When we were planning for Oracle OpenWorld in San Francisco, we wanted to show the top benefits of Tegile flash arrays in an Oracle environment. As this was not my first rodeo at Oracle OpenWorld, actually my eighth in a row (with the past five as a presenter on flash storage), I had a good idea of what is cool to show and what is not so cool.
The cool stuff with Flash storage
Definitely, a huge number IOPS and lightning-fast latencies are very cool in our Tegile all-flash arrays and very easily demonstrated — but we’ve been showing that off for years. So I asked myself: What else can I demonstrate to show the following benefits?
1. extreme performance of flash
2. extreme ease of use of the Tegile IntelliFlash GUI
3. extreme time-saving techniques for all my fellow DBAs out there
It came to me! For Oracle OpenWorld, to demonstrate the top benefits of Tegile flash arrays, with a series of clicks, we would clone a production Oracle database from a standalone Linux server to a VM-based Test/Dev environment. We could do it all in less than 5 minutes.
Ready to pull the trigger for our demo at Oracle OpenWorld
So, after prepping a new VM-based OEL environment with the necessary Oracle binaries, creating an ASM instance to house the forthcoming cloned database, and performing a few DBA magic tricks with SRVCTL to create the required services to manipulate, we were ready to pull the trigger.
For this demonstration, my production database was composed of multiple LUNs presented to an ASM instance. All the LUNs for this specific database would reside inside a specific “project” in the Tegile IntelliFlash GUI, which makes the steps of creating snapshots of the LUNs and clones of the snapshots a two-click ordeal, no matter how many LUNs we are dealing with. Nice and easy.
The only thing left for me to do after that was to shut down the database and ASM instance on my test/dev VM, spoof the LUN IDs into the multipath.conf file, and turn everything back on. Could it really be that easy? Test after test from the production database to the test/dev database proved that there was nothing missing. The cloned Oracle database was perfectly in sync every time.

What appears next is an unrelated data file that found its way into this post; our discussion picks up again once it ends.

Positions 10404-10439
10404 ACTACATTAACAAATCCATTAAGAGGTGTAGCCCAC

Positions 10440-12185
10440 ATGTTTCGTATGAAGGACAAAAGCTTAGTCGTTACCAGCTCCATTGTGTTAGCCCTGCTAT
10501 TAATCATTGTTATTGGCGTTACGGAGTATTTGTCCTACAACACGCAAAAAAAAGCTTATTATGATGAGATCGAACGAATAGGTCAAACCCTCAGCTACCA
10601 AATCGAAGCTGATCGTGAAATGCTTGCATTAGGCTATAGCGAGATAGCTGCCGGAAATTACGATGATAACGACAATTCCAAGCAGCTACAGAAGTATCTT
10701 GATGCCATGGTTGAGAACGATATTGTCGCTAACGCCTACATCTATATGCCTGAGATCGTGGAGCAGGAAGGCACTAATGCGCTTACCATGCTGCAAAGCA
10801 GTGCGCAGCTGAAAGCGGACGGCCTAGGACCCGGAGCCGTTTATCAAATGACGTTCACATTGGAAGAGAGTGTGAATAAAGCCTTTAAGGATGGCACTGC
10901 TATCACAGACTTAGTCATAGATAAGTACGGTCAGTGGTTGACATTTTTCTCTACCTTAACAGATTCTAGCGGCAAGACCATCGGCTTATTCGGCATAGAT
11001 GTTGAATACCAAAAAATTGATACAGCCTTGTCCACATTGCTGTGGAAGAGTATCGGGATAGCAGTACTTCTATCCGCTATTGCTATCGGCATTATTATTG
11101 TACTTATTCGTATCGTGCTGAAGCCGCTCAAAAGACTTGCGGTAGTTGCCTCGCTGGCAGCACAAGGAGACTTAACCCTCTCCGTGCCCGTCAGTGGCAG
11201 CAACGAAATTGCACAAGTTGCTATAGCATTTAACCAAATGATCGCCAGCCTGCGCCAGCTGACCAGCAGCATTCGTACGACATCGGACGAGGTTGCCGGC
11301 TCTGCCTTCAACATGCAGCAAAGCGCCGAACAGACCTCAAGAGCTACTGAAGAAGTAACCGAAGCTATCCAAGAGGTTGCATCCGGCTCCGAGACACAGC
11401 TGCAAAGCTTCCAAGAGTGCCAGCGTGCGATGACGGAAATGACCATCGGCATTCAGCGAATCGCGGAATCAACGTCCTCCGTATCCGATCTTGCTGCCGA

Final nugget: fast cloning to create test environment in under 5 minutes
Thinking this demo was just too easy and fast, I decided to add a final little nugget and included the PDB “cloning” facet in order to create a few more test environments. By simply stating the following: SQL> create pluggable database tegile2 from tegile1; I had myself a fresh up-to-date developer environment that was totally in sync with production, in under 5 minutes.
Watch demo of Tegile flash storage on Oracle
If you would like to see this demo or anything else Oracle related, hit our website and request a demo. Our team of flash storage experts are eager to hear your needs — and show what flash arrays can do for your database environment. If you want to see in person, come out and chat with us at Tegile events in 2016.
Running Oracle on Tegile?
Get the Tegile Best Practices Guide for Oracle Database. Take the headache out of configuring your Oracle database to run on flash. Take advantage of step-by-step instructions, real-world examples, and a “Quick Start” guide. Also get pre-validated configs for your Oracle database to run on IntelliFlash.
So, next time you’re looking to clone your Oracle database in under 5 minutes, look to Tegile. Not only can you get the job done fast, but with our Best Practices Guide, you can quickly optimize your Oracle database on flash, and get on with your business.